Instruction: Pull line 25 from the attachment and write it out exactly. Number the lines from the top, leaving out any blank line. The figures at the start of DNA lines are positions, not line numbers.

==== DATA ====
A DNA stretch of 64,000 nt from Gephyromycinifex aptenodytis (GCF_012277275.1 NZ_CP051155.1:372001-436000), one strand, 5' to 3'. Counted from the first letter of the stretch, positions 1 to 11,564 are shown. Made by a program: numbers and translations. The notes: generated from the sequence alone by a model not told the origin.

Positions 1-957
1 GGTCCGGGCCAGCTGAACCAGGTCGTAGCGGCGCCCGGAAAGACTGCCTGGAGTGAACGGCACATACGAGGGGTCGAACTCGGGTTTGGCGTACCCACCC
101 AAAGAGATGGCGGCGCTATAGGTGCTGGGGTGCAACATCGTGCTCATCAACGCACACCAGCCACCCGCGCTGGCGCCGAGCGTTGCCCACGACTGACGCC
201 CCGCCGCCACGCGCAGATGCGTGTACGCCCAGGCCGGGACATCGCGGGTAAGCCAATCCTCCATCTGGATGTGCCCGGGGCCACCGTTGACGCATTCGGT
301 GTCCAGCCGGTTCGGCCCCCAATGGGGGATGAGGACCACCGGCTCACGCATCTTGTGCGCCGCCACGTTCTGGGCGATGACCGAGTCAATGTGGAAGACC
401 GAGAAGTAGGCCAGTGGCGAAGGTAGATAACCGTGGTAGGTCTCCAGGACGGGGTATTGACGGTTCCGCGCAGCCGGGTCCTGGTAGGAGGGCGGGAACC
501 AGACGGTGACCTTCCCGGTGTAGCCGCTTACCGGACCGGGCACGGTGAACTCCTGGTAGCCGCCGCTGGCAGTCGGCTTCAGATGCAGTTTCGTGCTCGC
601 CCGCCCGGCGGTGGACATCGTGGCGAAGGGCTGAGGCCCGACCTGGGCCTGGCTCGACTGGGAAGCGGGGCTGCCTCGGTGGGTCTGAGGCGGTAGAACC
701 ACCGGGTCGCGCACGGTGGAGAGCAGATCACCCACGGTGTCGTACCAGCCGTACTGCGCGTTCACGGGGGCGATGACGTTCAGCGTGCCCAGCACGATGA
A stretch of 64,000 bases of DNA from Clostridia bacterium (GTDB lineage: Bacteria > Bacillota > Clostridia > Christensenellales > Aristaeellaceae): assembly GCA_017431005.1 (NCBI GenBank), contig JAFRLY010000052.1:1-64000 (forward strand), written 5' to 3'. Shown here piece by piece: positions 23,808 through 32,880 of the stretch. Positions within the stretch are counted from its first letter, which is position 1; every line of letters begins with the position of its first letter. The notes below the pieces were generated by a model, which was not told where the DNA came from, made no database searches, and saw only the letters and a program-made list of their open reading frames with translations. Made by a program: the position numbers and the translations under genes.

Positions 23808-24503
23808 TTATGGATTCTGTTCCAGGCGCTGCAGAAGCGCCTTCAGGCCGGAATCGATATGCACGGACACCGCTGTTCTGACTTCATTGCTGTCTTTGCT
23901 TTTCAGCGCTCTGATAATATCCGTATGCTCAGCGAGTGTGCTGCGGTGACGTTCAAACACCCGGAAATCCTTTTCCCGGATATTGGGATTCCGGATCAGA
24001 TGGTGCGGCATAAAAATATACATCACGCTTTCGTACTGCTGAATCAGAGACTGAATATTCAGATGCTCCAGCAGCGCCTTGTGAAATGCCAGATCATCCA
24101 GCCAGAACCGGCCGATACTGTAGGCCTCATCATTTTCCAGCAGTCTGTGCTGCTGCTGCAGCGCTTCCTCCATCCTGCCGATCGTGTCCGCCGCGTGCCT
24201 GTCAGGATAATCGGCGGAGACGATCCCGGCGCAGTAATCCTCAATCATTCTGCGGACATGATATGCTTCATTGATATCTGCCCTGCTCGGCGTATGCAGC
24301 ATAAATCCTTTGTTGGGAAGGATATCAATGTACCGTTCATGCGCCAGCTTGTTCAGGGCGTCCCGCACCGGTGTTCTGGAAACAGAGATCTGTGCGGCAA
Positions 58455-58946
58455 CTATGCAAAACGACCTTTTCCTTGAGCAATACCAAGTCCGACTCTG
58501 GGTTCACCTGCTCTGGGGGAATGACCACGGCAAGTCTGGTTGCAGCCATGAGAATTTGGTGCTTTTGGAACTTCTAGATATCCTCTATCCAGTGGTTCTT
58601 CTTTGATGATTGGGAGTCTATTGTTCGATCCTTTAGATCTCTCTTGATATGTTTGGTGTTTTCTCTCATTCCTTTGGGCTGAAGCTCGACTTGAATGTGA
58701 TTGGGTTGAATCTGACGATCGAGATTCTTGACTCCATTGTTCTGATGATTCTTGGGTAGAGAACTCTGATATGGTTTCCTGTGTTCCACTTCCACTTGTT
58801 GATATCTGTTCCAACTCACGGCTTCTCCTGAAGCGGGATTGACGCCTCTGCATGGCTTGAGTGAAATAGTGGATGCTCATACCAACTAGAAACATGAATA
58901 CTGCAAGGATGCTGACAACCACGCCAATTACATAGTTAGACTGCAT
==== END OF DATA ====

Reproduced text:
58901 CTGCAAGGATGCTGACAACCACGCCAATTACATAGTTAGACTGCAT